The interface displays really useful information about exactly what it’s going to do based on your preferences and what the result will be in terms of expended drive space. When it’s set up simply click the Start button at the bottom of the window. How long the process takes of course depends on the amount of media and the speed of your system. During the process you get a detailed running commentary on what’s being processed. 


Worx4 X during processing

I found the application really quite quick. The report is a detailed list of what was done and when, so you can look it over to see if there are any anomalies. It will indicate wherever an asset was used in its entirety. The report will be saved in the same location as the media folder as a text document for your convenience. 

Inside the assigned folder, in addition to all the trimmed media, will be an XML file with same name as the original. You can right-click on the XML and select Open With>Final Cut Pro. This will come up with a dialogue asking you which library you want to open it with. You could open with an existing library, but more than likely you will want to click New… and assign a name for the library. Your exported project will appear in the library, with the clips pointing to the media in the folder with the trimmed files. 

One thing you should do is fix the library properties. Chances are the media storage location is not the folder with the trimmed media, even though the media in the projects is linked to that folder. You should first set the library properties’ media location to that new trimmed media folder. You might also want to set the Cache to that location as well. This way anything that you might add to these projects or any rendering you do will be saved in the trimmed media folder. If you want to work with library with external media you’re ready to go. If, however, you want save your archive library with managed media, media inside the library bundle, then you should set the library as the media and cache location and use FCP’s consolidate function to copy the media into the library. Using hard links this will not waste real hard drive space, and once the library has been consolidated you can trash the trimmed media folder Worx4 X generated.

That’s it. It’s as simple and efficient as that.

At this time there are still some limitations on the application, which hopefully will be fixed in the future. MXF and mp3 files cannot be trimmed at this time. It’s a pity about MXF, but really you should never be using mp3 in FCP production work. Really you should be converting this media to AIFF or WAV. Likewise QuickTime references file will not trim, but again, cm’on man, you shouldn’t be using reference files in FCP anyway.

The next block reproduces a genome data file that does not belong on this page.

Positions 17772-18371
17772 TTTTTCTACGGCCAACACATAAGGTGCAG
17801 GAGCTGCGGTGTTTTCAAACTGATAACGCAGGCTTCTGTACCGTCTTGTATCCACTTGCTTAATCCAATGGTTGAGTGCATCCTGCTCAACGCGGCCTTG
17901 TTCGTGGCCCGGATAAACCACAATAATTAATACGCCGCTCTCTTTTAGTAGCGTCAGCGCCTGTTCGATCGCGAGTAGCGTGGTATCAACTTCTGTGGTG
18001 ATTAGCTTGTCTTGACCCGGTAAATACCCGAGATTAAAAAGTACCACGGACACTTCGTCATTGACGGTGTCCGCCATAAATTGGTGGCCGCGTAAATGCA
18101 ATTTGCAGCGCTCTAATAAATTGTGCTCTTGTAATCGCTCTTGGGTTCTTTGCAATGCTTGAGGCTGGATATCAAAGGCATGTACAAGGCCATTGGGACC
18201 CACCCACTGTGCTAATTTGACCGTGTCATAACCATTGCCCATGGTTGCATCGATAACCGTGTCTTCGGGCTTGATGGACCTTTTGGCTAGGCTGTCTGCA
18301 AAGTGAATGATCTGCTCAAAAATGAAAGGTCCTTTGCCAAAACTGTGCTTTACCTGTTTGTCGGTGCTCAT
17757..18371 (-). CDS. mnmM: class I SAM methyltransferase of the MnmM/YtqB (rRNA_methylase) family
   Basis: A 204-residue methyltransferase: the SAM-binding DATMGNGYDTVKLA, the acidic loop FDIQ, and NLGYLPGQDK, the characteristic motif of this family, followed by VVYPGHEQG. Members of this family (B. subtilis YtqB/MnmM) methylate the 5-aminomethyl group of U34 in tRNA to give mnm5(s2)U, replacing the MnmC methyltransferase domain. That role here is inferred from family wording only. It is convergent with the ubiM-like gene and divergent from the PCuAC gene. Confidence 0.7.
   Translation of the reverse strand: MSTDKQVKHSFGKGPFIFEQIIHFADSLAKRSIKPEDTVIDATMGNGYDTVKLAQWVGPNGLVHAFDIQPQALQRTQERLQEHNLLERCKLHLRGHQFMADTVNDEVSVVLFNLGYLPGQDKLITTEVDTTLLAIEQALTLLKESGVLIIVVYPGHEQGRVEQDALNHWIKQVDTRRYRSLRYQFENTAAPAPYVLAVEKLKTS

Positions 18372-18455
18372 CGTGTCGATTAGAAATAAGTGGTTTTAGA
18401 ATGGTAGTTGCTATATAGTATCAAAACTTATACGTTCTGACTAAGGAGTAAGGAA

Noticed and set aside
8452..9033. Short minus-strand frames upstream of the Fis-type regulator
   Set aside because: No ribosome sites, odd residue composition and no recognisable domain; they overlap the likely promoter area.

Compound clips and multicam are a problem. Compounds and their content will not trim unless you break them apart. Many people working with other platforms, going to ProTools or Resolve or elsewhere need to break apart compounds for best results anyway, so this may not be a problem for you. If you can break apart the compounds do so. I found that some compound clips, assembled for use with blend modes, worked correctly without breaking apart. A simple test in a test project might be worthwhile. 

Unfortunately multicam clips will not trim, except of course for the extent of the multicam used in the project. The full clips used within the multicam get copied. This isn’t something Marquis Broadcast can fix I don’t think. This is something that Apple has to fix, and should have fixed years ago. Use feedback from the FCP menu or http://www.apple.com/feedback/finalcutpro.html to ask the FCP engineering team to allow the user to collapse and uncollapse multicam clips, a feature that was long available in legacy FCP. Sync clips can also have limitations on the way they are trimmed so it best, if possible, to break them apart. 

All in all Worx4 X is an excellent utility and well worth having for anyone, everyone really, who needs to backup trimmed, managed media in projects fort sharing or archiving.